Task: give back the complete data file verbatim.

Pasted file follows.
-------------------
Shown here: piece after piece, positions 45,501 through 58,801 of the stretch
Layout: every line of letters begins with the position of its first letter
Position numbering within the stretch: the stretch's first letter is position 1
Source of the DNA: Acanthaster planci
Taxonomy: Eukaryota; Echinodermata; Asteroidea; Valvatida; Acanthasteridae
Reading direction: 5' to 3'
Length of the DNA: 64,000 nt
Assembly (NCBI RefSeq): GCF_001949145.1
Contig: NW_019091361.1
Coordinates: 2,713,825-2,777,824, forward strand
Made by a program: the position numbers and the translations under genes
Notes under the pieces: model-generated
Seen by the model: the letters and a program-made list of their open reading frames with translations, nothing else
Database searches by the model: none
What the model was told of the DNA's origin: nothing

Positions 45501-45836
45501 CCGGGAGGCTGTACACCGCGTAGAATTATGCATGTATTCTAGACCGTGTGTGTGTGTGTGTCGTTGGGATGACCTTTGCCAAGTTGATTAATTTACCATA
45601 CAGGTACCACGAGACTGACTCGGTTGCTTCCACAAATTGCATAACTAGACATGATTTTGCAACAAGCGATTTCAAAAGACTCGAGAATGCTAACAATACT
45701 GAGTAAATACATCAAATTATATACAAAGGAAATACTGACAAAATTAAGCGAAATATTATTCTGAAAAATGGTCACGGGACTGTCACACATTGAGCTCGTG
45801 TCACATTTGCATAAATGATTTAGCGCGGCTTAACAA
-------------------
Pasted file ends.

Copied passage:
Shown here: piece after piece, positions 45,501 through 58,801 of the stretch
Layout: every line of letters begins with the position of its first letter
Position numbering within the stretch: the stretch's first letter is position 1
Source of the DNA: Acanthaster planci
Taxonomy: Eukaryota; Echinodermata; Asteroidea; Valvatida; Acanthasteridae
Reading direction: 5' to 3'
Length of the DNA: 64,000 nt
Assembly (NCBI RefSeq): GCF_001949145.1
Contig: NW_019091361.1
Coordinates: 2,713,825-2,777,824, forward strand
Made by a program: the position numbers and the translations under genes
Notes under the pieces: model-generated
Seen by the model: the letters and a program-made list of their open reading frames with translations, nothing else
Database searches by the model: none
What the model was told of the DNA's origin: nothing

Positions 45501-45836
45501 CCGGGAGGCTGTACACCGCGTAGAATTATGCATGTATTCTAGACCGTGTGTGTGTGTGTGTCGTTGGGATGACCTTTGCCAAGTTGATTAATTTACCATA
45601 CAGGTACCACGAGACTGACTCGGTTGCTTCCACAAATTGCATAACTAGACATGATTTTGCAACAAGCGATTTCAAAAGACTCGAGAATGCTAACAATACT
45701 GAGTAAATACATCAAATTATATACAAAGGAAATACTGACAAAATTAAGCGAAATATTATTCTGAAAAATGGTCACGGGACTGTCACACATTGAGCTCGTG
45801 TCACATTTGCATAAATGATTTAGCGCGGCTTAACAA